Twenty health specialists have completed a four-day mentorship program organized by the College of Health Sciences, University of Liberia (UL) as part of a multi-year joint project funded by PEER and BRIDGE-U: Applying Research for a Healthy Liberia.
Closing program for the second cohort of the mentorship program was held on Friday, April 29, 2022, in Congo Town on UL’s Medical School campus. The participants received certificates for their successful completion of the exercise.
On July 20, 2021, USAID announced a US$15 million project aimed at establishing a public-private-academic hub for research utilization in the Liberian health sector. The funds are part of USAID’s BRIDGE-U partnership project.
BRIDGE-U: Applying Research for a Healthy Liberia, is expected to impact long-term research and training collaboration throughout Liberia’s health sector and institutionalize income-generating activities and administrative systems. The project stretches beyond hosting faculty development training based on the team’s existing research but also addresses Liberia’s undeniable need for mentoring students in science and research.
Collectively, these activities are anchored at ULCHS and will ultimately result in increased capacity across Liberia’s health sector in evidence-based health sciences teaching and patient care, utilization of research for health policymaking, innovative commercial applications of health research findings, and sustainable financing for health research and utilization programs in Liberia.
Giving an overview of the program, Dr. Odell W. Kumeh, Coordinator of Teaching and Learning, the College of Health Sciences, University of Liberia, thanked Vanderbilt University for having recognized the gaps identified and finding funding through the PEER program which has facilitated the graduation of the second cohort of health specialists.
She said the participants of the second cohort are specialists who have graduated from the A.M. Dogliotti Medical School, University of Liberia and other specialist training programs.
Dr. Kumeh noted that it was deemed necessary to institutionalize the mentoring program at the College of Health Sciences, University of Liberia since these specialists who were mentored have already been carrying out mentorship programs at the various institutions.
“We decided to bring them in and give them formal training. So they were actually 20 in number that came for the second cohort and we are highly grateful for that,” said Dr. Kumeh.
She said the second cohort was a four-day training, adding that those that took part were all from public health institutions.
She said their aim is to institutionalize mentoring, challenging the participants to go back to their various institutions and departments and serve as the flag bearers and to mentor others.
Vanderbilt University Principal Investigator Marie Martin, Assistant Professor of Health Policy and Associate Director for Education and Training at VIGH, said she was so inspired by each of the mentees.
She commended them for their commitment to mentorship, their true dedication and for attending the mentorship program every day throughout the second cohort.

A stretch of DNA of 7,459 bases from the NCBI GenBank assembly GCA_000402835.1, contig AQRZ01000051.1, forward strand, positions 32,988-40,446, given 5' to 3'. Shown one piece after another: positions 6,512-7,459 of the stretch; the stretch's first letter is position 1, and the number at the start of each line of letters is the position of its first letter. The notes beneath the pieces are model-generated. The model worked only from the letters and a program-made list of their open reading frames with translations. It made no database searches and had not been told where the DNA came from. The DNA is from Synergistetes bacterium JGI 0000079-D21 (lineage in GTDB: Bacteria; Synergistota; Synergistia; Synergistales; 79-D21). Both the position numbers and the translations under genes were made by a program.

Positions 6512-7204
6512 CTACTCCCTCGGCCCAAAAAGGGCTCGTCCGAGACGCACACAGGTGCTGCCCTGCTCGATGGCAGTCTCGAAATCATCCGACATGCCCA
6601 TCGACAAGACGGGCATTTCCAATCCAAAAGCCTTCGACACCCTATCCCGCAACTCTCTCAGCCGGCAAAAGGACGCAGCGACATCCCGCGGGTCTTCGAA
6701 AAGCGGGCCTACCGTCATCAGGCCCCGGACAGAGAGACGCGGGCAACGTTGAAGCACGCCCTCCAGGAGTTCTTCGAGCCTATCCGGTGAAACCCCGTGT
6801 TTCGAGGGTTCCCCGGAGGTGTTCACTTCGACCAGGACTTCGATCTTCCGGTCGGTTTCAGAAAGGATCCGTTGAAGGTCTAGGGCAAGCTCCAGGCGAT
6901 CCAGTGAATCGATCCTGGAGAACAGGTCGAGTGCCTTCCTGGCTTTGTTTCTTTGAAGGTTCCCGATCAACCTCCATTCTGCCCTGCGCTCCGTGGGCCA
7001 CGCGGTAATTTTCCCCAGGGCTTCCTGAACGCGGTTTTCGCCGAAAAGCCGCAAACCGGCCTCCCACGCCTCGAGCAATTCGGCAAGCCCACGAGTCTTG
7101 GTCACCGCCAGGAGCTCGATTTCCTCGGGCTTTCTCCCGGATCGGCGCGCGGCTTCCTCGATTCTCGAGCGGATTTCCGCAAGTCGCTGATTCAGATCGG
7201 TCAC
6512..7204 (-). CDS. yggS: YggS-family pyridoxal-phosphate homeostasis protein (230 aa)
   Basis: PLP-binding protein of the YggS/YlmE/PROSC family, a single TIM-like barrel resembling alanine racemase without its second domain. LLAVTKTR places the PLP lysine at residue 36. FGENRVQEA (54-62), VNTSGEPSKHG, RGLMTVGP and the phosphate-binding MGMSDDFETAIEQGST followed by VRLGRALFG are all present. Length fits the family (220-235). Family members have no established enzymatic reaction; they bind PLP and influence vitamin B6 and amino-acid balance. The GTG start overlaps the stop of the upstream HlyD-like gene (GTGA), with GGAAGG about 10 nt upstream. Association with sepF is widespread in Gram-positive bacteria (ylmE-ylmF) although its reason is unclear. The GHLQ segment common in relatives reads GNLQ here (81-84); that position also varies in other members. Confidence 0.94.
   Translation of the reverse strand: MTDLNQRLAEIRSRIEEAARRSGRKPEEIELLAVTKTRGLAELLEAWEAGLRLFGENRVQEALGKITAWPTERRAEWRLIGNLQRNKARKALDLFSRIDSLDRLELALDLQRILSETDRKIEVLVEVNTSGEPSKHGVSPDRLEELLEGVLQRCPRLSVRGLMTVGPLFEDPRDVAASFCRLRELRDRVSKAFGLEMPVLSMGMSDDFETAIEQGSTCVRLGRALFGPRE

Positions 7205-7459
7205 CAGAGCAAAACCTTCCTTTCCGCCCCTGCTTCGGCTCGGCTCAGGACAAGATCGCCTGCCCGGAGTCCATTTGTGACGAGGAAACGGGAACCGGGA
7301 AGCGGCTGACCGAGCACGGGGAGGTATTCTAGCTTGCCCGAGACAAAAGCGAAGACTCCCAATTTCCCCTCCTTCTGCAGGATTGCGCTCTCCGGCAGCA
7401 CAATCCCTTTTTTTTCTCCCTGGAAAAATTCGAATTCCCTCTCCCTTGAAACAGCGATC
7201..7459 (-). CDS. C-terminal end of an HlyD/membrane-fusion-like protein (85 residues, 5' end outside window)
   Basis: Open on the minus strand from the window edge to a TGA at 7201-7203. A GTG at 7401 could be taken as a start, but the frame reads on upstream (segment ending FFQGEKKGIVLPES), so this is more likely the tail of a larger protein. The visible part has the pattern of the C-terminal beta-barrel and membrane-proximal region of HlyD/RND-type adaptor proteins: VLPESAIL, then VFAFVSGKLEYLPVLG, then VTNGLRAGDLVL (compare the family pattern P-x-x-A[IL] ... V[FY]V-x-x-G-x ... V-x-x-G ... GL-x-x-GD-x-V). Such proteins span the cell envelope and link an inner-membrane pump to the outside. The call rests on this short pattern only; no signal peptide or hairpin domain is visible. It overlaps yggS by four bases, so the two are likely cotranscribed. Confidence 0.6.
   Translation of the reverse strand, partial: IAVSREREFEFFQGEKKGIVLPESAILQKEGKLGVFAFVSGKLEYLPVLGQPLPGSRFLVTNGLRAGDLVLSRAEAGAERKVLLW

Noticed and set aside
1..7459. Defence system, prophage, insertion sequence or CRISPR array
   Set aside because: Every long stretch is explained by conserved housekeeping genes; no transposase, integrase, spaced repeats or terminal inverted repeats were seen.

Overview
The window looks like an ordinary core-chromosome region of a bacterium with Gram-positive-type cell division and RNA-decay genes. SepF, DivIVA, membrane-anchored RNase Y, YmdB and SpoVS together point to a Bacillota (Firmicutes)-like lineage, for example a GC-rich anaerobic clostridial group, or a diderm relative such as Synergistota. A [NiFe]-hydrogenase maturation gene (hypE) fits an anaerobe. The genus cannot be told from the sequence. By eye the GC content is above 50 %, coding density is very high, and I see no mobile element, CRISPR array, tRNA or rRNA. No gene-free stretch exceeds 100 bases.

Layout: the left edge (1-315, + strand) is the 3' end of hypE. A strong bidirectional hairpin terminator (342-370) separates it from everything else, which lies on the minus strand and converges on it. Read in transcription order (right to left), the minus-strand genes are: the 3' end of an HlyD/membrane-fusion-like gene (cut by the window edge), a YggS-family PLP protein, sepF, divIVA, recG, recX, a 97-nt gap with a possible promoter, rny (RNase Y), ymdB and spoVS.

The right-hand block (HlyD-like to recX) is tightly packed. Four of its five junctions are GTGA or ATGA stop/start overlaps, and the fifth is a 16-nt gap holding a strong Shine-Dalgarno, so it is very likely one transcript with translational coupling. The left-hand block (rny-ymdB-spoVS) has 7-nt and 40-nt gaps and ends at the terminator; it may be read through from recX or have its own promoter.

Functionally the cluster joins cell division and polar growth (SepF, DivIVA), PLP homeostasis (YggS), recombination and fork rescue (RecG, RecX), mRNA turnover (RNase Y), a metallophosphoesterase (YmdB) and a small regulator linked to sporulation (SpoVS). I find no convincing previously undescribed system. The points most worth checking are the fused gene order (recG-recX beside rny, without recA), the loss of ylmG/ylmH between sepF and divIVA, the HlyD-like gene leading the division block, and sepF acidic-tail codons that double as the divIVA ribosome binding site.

Prof. Martin noted that none of these projects would be possible without genuine partnership, thanking the participants on behalf of Vanderbilt, USAID and the University of Liberia.
She urged the Doctors to go and mentor and change the trajectory for so many learners.
Dr. Troy Moon, one of the facilitators, said he was humbled and inspired by the mentees, saying the energy that they brought to the training is what continues to make the program enjoyable.
“One of the goals of this program was to individually share ideas with you all, but also to institutionalize the culture of mentorship,” said Dr. Moon.
Dr. Cecelia Nuta, speaking on behalf of the participants, thanked the organizers of the mentorship program – the College of Health Sciences of the University of Liberia, saying it has been an experience for everyone.
“Even though we’ve been working with other people as “mentors,” … this has improved our own mental capacity and our vision as to what to expect to see in the future,” she said.
Addressing her fellow participants, Dr. Nuta said “this is a challenge for us; it is for us to challenge the College of Health Sciences to continue this process.”
“We should start [at] a point where we begin to mentor students from elementary up to junior high, senior high, up to college level and then we would field this into the learning society of Liberia.’
Dr. Philip Ireland, one of the mentees, described the mentorship program as very interesting and very rewarding, explaining that it is something that is much – needed in the health sector.
The University of Liberia College of Health Sciences (ULCHS) runs a Center for Teaching, Learning, and Innovation (CTLI) in Liberia through the project, while the Office of Fiduciary Services (OFS) manages the funding.
The University of Liberia College of Health Sciences has built in grant management capacities as part of its Office of Fiduciary Services and Office of Sponsored Research Services. Both offices are capacitated to independently obtain and manage their own extramural funding which is critical for ULCHS to advance an institutionally-directed, self-reliant research agenda, robust financial management systems as well as enable ULCHS to manage the local revenue sources established.
OFS has adopted a two-pronged approach: to expand financial systems to allow the ULCHS Office of Fiduciary Services to fully and independently manage awards as a prime recipient institution and to strengthen the ULCHS Office of Sponsored Research Services such that it can support Liberian investigators to be competitive in procuring grant funding.